Verily: a women’s magazine with a ‘no Photoshop policy’ that focuses on class and modesty
WASHINGTON, D.C., February 25, 2014 (LifeSiteNews.com) – For decades, women's magazines have used sex to sell. Whether it's convincing women they need to wear less clothes to beat out the competition, or making themselves more enticing for the sexual desires of men, these magazines have participated in the degradation of American culture.
Verily Magazine aims to change that. Last week, Verily co-founder Kara Eschbach and PR Manager and Contributing Editor Ashley Crouch discussed how their magazine – with its “no Photoshop policy” – offers a different vision of beauty for women.
For an hour, Crouch and Eschbach examined America's and the world's cultural views of beauty among women – what Crouch calls “a cult of cosmetic perfectionism” – with Michelle Easton, president of the Clare Booth Luce Institute and Angelise Schrader, who runs The Heritage Foundation's intern program. The roundtable discussion, part of the longtime Conservative Women's Network Luncheon, was cosponsored by the Clare Booth Luce Institute and The Heritage Foundation.
Crouch explained that the sexualization of women in culture – even internationally – has gone to the point where eight women elected into the Czech Parliament put themselves in sexualized positions for a 2011 pin-up calendar. "Women's political influence is growing. Why not show we are women who aren't afraid of being sexy?" said one of the women who was running for mayor in Prague.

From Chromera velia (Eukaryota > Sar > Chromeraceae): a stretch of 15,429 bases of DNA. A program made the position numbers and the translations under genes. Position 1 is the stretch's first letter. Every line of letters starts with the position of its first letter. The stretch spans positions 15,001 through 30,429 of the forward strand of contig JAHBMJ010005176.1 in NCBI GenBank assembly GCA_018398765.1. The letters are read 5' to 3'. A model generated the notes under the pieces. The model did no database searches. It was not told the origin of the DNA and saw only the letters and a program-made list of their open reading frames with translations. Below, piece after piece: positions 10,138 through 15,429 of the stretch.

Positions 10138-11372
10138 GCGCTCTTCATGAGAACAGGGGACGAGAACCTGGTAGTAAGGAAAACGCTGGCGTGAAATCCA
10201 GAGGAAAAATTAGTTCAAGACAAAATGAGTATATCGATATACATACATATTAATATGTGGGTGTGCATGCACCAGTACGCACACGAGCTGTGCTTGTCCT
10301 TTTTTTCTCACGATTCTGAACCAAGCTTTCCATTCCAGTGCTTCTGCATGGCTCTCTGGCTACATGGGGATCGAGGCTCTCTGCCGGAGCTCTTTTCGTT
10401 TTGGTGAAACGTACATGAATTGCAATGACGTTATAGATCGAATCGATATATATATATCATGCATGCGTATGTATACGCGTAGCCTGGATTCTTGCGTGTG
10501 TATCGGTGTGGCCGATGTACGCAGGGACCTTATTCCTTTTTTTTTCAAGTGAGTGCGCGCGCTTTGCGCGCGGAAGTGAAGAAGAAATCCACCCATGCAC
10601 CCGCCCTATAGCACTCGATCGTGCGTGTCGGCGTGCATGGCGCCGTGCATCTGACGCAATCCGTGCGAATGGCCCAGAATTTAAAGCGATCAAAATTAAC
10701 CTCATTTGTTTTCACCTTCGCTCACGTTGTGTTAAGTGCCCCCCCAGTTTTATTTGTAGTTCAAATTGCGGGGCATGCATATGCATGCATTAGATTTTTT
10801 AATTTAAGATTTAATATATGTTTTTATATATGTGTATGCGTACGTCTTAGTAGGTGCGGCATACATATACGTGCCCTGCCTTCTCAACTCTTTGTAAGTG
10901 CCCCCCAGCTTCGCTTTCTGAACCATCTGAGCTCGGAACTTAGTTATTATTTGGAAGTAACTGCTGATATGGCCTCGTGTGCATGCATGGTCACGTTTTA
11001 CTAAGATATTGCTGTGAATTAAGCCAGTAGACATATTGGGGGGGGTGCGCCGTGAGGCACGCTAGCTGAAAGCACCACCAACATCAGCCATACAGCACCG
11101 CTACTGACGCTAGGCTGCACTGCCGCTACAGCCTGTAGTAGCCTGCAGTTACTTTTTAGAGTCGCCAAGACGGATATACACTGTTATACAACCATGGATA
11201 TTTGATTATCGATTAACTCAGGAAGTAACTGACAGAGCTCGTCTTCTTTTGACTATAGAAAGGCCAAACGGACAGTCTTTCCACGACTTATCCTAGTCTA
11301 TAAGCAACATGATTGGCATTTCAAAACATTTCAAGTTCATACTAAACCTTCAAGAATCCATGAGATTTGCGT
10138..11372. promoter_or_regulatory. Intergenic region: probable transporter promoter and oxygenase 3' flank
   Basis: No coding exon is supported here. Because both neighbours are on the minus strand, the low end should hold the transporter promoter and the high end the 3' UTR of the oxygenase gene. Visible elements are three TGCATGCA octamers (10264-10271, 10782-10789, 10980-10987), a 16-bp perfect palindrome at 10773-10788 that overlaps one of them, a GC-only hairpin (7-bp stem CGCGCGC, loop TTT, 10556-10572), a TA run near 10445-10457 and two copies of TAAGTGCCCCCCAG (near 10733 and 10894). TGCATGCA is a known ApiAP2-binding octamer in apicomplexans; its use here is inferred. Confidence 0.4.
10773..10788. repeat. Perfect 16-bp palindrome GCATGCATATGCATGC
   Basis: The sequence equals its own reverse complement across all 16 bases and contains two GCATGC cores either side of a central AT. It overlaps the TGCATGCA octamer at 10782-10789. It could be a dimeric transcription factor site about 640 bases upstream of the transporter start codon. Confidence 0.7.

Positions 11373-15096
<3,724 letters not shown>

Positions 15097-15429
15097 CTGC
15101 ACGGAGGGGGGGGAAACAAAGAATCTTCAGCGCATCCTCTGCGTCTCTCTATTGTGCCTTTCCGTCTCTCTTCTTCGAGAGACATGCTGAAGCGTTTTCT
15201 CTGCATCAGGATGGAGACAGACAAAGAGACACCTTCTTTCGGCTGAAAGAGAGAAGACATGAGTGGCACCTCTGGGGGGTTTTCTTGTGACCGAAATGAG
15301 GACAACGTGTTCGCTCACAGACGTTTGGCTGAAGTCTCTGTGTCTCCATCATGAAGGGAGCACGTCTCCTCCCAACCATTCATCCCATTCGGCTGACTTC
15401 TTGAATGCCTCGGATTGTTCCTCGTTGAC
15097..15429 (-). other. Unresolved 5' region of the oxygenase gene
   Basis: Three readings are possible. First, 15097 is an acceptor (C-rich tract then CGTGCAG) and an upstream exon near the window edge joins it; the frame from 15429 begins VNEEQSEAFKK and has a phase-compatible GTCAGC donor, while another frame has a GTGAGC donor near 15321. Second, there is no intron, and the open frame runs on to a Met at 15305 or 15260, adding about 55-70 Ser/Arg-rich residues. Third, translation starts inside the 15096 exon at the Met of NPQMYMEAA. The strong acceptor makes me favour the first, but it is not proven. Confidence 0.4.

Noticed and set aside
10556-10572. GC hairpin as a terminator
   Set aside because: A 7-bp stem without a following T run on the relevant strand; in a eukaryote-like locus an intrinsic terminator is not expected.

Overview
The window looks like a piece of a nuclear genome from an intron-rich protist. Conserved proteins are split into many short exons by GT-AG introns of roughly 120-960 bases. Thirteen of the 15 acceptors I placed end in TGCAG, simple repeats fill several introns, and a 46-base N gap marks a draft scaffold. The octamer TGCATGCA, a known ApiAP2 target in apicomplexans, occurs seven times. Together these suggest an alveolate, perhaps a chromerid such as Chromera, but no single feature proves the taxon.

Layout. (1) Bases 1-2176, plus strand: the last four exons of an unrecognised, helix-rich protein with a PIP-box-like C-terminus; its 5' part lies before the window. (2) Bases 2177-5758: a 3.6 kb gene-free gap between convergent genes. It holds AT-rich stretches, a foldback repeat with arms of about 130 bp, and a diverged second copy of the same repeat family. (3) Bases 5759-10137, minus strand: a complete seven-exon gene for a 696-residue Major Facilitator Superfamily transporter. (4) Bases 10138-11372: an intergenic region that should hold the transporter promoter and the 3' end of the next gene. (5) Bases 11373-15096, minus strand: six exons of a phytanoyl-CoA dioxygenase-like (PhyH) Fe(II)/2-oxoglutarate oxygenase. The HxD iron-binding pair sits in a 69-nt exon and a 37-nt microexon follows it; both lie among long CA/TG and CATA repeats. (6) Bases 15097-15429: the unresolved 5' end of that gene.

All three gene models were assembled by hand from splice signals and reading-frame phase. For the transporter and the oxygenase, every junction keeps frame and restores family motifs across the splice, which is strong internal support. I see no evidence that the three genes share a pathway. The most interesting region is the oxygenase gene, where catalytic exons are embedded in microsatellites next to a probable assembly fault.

“Of course we want to look our best, and dress well, but then it's always....'We must be desirable in a particular body type,'” said Eschbach. “The most important aspect of our romantic relationship is how much sex that we're having and how satisfying we are in bed. I think that it's an incredibly diminishing view of the way that we view sexuality and relationships.”
“It's also this narrative of being a homemaker is completely unacceptable,” said Eschbach, who worked on Wall Street before co-founding Verily.
One of the panelists pointed out that two famous women who are generally viewed in an attractive light, Kiera Knightley and Kate Winslet, were Photoshopped to be more attractive. In pictures shown during the roundtable, both women saw their breasts enlarged, and Winslet's thighs were “significantly slimmed down” for the cover of GQ.
“This isn't even what people look like,” said Eschbach.
This plays into the policies at Verily. According to Eschbach, even angles are important. “A big thing for us was never showing women in very sexualized positions. ... Even a girl is walking down the street, and [the photographer] is shooting up at her, the first thing you're encountering is her legs, and then all the way up her body, you're not seeing her as a person.”
The “no Photoshop policy” has made waves in fashion circles. Huffington Post published an article that included Verily's statement: "Whereas other magazines artificially alter images in Photoshop to achieve the so-called ideal body type or leave a maximum of three wrinkles, Verily never alters the body or face structure of the Verily models."